Anti-Semitism, the Six-Day War, and the Islamic Enlightenment

Raised in Damascus, and having spent most of his life in Germany, Bassam Tibi is a leading expert in radical Islam, sharia law, and Muslim intellectual history more broadly. He is also a passionate critic of Islamism, and an advocate for enlightened Islam rooted in the ideas of the great Muslim philosophers of yore. Although brought up—by his own admission—to be an anti-Semite, Tibi credits Jewish thinkers such as Ernst Bloch not only with his discarding of this prejudice, but with his current ideas about his own religion. Ed Husain writes:

Ernst Bloch anchored Tibi’s thinking in Islamic rationalism. Bloch wrote about Ibn Sina [a/k/a Avicenna]—born in the Samanid Empire in around 980, the golden age of Muslim civilization—who had plenty to say about human equality and the intertwining of Arabic and western thought.

“Bloch says the [European] Enlightenment started in medieval Islam,” Tibi tells me. Tibi makes an important distinction between “mufti Islam,” the world of the fatwa-givers (a type of Islam that’s on the rise in Britain too), and the world of Enlightenment Islam, highlighted by Bloch. The mufti world of Islam is “leading Muslims backwards,” Tibi says. He seeks to explain, revive, and promote the Islam of early Enlightenment—the “Islam of Light.”

I ask him when he first noticed that something was going wrong in the Muslim world. “It started with the Six-Day War,” he says. Israel’s victory was a massive humiliation for the secular Arab regimes in the eyes of their citizens, especially when Israel gained the Gaza Strip and the Sinai Peninsula from Egypt. At the time, Tibi hoped that the response to this would be a new Arab Enlightenment. Instead, religious extremists rose to positions of power.

Using the language of medieval Muslim rationalists from al-Farabi to Ibn Rushd, famous in the Latin West as Averroes, Tibi defines Islam of the Enlightenment as advocating the primacy of reason. He also takes a definition of Enlightenment from Kant: that reason is the court in front of which everything must establish itself. But Ibn Rushd made this point in the 12th century, he says.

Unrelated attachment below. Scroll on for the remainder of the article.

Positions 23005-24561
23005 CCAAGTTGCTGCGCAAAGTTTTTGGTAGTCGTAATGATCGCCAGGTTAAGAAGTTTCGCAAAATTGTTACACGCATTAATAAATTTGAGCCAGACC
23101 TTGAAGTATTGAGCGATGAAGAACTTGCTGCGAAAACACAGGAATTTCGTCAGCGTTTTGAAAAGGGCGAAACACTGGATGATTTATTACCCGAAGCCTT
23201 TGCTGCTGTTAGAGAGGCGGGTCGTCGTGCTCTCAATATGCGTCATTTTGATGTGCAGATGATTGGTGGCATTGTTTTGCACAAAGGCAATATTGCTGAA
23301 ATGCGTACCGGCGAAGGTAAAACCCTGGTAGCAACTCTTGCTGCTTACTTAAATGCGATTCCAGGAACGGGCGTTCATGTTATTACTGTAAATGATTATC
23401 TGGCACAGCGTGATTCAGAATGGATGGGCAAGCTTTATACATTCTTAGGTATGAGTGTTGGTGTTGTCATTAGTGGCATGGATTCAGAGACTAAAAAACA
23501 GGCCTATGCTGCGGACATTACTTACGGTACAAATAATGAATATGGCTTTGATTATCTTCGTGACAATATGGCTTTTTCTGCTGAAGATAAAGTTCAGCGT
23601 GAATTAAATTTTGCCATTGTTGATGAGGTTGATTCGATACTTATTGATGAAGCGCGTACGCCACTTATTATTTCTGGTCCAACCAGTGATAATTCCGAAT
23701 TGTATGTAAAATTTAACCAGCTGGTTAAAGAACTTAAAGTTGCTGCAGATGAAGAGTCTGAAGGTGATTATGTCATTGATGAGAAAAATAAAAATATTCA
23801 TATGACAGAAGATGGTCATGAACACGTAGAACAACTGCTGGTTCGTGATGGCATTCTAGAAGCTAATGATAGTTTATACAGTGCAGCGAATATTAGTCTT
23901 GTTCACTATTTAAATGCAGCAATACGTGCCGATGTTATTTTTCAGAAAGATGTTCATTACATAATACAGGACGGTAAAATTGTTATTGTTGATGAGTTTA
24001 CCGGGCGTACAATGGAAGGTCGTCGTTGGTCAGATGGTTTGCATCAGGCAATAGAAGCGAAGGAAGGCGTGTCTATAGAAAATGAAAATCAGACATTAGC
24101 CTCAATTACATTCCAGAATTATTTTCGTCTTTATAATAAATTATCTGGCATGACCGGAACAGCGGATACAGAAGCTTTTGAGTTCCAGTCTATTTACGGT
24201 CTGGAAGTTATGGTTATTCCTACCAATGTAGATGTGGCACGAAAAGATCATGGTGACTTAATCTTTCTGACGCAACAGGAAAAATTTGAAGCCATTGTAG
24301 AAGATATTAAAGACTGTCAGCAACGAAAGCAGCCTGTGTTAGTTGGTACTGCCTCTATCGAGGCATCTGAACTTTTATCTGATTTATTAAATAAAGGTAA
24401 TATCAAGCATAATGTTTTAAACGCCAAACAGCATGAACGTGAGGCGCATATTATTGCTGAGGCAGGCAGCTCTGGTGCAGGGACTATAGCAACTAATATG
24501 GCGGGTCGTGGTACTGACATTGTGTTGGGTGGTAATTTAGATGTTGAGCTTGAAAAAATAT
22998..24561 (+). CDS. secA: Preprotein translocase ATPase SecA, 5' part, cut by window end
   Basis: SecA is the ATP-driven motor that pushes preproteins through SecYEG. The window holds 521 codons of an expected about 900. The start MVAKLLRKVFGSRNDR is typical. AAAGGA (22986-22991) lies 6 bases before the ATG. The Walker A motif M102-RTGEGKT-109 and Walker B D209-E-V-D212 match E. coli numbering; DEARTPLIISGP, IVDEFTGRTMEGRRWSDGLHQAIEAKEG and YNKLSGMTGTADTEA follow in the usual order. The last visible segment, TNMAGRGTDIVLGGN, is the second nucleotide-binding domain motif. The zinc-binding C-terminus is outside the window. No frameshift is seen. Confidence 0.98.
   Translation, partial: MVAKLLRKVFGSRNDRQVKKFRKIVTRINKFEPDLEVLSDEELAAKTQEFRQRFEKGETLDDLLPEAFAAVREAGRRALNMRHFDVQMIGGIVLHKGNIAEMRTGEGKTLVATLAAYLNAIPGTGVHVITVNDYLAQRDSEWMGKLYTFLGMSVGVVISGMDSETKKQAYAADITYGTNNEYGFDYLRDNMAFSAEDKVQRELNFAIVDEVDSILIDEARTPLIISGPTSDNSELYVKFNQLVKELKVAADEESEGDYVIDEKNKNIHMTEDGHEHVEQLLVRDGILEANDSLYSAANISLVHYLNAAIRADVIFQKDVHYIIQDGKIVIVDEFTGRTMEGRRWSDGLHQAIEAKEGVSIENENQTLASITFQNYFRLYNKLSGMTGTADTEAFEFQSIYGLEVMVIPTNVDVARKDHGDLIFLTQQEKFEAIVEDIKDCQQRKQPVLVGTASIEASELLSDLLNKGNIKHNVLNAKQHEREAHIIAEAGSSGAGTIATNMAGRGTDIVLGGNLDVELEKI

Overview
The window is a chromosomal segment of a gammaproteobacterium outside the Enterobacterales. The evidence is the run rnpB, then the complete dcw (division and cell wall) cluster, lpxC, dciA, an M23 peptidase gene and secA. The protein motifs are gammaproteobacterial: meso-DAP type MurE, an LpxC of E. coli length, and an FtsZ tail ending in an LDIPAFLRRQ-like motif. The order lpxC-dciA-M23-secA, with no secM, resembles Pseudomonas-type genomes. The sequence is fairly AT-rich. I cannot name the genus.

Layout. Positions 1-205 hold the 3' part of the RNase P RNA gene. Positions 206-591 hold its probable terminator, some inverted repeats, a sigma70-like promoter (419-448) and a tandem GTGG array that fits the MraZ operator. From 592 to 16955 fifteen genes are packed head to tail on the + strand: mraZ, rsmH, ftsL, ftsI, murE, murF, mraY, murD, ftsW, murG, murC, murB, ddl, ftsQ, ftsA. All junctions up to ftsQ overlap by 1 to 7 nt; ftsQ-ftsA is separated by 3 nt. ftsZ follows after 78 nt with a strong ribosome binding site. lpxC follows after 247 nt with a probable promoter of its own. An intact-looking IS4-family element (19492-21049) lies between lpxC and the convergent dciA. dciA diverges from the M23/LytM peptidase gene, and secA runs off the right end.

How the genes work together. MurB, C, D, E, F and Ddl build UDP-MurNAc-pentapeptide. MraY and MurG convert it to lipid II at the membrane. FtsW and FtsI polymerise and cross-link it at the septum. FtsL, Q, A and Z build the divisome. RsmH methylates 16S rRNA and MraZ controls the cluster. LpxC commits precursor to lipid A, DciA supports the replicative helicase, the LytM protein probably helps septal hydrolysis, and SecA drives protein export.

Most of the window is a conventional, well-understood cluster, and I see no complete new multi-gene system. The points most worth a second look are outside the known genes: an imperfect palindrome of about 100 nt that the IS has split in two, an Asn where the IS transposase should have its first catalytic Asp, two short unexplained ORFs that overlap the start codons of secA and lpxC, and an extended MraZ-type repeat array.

Read more at Spectator

More about: Anti-Semitism, Enlightenment, Moderate Islam, Radical Islam, Six-Day War

An American Withdrawal from Iraq Would Hand Another Victory to Iran

Since October 7, the powerful network of Iran-backed militias in Iraq have carried out 120 attacks on U.S. forces stationed in the country. In the previous year, there were dozens of such attacks. The recent escalation has led some in the U.S. to press for the withdrawal of these forces, whose stated purpose in the country is to stamp out the remnants of Islamic State and to prevent the group’s resurgence. William Roberts explains why doing so would be a mistake:

American withdrawal from Iraq would cement Iran’s influence and jeopardize our substantial investment into the stabilization of Iraq and the wider region, threatening U.S. national security. Critics of the U.S. military presence argue that [it] risks a regional escalation in the ongoing conflict between Israel and Iran. However, in the long term, the U.S. military has provided critical assistance to Iraq’s security forces while preventing the escalation of other regional conflicts, such as clashes between Turkey and Kurdish groups in northern Iraq and Syria.

Ultimately, the only path forward to preserve a democratic, pluralistic, and sovereign Iraq is through engagement with the international community, especially the United States. Resisting Iran’s takeover will require the U.S. to draw international attention to the democratic backsliding in the country and to be present and engage continuously with Iraqi civil society in military and non-military matters. Surrendering Iraq to Iran’s agents would not only squander our substantial investment in Iraq’s stability; it would greatly increase Iran’s capability to threaten American interests in the Levant through its influence in Iraq, Syria, and Lebanon.

Read more at Providence

More about: Iran, Iraq, U.S. Foreign policy